Continuing our Thursday lookback at previous cover stars, we feature another favourite of The Arabian Magazine, the dashing chestnut Crabbet stallion Marcus Aurelius. Many of you will recognise him nowadays as one of the mounts for The Girl with Jumping Arabs. This piece is as written for our October 2009 cover star.
Marcus Aurelius came to me from his breeder Diana Whittome of the very successful Coed-y-Foel Arabian Stud when he was just 18 months. I hadn’t been looking for another horse, but he looked at me and that was that. It is a look that has come down through the generations: Beatrice Paine, who brought Ben Rabba to the UK for the 1979 and 1980 breeding seasons, told me that she saw the same look from Aurab, Ben Rabba and also her beloved Aurelian.
Marcus Aurelius enjoying in-hand with Rowena at the 2009 Crabbet Horse Show. Credit sportysnaps.com
When I rode Marcus in the Premium Stallion Parade in front of the main stands at this year’s British National Championships, I felt as though he was individually making eye contact with every single person there and those watching have told me that they felt the same. I am told that it was pouring with rain during the parade, but I didn’t feel a drop – such was the joy of being on this horse while he was taking ownership of ‘his crowd’, albeit that he was graciously sharing them with the other horses present, including the great showman Rusleem!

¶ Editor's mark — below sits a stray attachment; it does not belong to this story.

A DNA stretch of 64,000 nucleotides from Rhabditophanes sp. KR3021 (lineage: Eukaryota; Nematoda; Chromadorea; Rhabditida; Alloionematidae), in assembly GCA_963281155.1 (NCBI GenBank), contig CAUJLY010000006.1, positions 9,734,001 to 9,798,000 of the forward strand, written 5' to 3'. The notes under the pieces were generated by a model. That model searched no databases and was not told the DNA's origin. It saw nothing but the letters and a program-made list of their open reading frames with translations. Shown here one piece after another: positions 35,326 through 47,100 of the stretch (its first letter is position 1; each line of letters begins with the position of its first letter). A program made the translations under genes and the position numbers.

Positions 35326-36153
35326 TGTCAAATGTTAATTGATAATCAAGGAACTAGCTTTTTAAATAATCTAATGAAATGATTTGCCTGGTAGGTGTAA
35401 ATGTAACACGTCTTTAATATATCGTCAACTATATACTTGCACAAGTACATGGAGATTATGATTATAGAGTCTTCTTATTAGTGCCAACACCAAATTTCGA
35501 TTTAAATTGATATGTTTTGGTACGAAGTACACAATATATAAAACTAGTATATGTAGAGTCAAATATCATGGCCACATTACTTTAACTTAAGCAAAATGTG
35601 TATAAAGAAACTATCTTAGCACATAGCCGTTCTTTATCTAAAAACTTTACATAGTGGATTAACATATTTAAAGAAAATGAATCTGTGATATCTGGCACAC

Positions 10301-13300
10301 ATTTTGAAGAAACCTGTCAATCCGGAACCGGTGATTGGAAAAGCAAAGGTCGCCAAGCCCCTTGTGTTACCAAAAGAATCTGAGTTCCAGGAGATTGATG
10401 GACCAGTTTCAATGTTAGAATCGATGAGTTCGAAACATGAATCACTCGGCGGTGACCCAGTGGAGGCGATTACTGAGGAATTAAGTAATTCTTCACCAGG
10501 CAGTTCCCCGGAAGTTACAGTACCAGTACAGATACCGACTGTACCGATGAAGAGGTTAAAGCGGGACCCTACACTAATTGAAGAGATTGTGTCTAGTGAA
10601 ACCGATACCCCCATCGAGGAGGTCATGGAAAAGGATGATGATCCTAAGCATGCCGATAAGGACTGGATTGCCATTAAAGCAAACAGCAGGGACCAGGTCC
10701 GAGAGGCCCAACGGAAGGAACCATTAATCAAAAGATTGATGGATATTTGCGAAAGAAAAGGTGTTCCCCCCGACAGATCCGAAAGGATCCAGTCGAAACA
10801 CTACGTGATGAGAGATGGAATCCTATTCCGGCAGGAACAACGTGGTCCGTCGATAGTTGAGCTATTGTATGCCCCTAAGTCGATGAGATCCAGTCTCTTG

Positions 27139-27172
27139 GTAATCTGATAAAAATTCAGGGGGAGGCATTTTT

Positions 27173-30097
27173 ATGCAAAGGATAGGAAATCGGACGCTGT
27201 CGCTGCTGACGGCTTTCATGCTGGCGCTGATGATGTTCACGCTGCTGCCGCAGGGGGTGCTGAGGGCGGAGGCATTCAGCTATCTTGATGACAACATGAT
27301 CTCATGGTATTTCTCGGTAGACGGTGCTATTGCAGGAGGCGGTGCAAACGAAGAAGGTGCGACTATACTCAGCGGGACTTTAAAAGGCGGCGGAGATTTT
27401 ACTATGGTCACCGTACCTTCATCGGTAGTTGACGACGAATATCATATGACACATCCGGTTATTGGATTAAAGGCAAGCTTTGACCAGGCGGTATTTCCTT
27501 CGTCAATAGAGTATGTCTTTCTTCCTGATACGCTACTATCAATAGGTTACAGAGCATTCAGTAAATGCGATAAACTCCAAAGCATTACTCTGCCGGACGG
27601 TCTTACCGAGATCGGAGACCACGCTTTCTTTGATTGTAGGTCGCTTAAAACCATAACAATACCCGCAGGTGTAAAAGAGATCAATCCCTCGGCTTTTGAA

Taking part in the cross-country – with one eye on the camera! Credit GR8 Pictures
Marcus’s story was told in the June edition of The Arabian Magazine. He has been very successful when shown under saddle and has also been placed third and Reserve Male Champion on his only in-hand appearances, when he showed under Crabbet Organisation rules.
But Marcus was never intended to be a show horse. After an early set back following an accident that we were both lucky to survive, Marcus was prepared steadily for the stringent National Stallion Association Performance tests in 2008, showing a particular talent and enthusiasm for the jumping disciplines. He performed well, partnered by the CCI 3* event rider Louise Scammell, and was only very narrowly prevented from achieving his target grade 1 by the mandatory deduction of 5% of the final marks for being over 5 years of age.
Marcus has passed on his athletic abilities to his progeny.
Marcus’ education has continued in 2009 and he made his one-day event debut in September, performing creditably and with huge enthusiasm to take ninth place in his section. Next year should be fun!
Marcus’ first offspring (two part-bred geldings) are now three, have been lightly backed and both are very kind and trainable. Marcus’ yearling colt AB Silver Augury (ex Caveland Calypso) consolidated last year’s success, where he stood Supreme Light Horse Champion at the British National Foal of the Year Show, by gaining his British Equestrian Federation Futurity gradings this summer in eventing and endurance. He was also the high point endurance yearling at his venue.
Rowena and Marcus. Credit sportysnaps.com
Amid all the excitement remains that underlying fact that Marcus is a horse who is a pleasure to have around. I allowed my then seven-year-old daughter to graze him in-hand at his first ever competition and when I looked around to check on them, I found that she was lying on the lorry ramp, loosely holding his rope while Marcus grazed quietly beside her. He may have all the power needed to be a performance horse, but he is as gentle as a lamb with us at home, just the way it should be.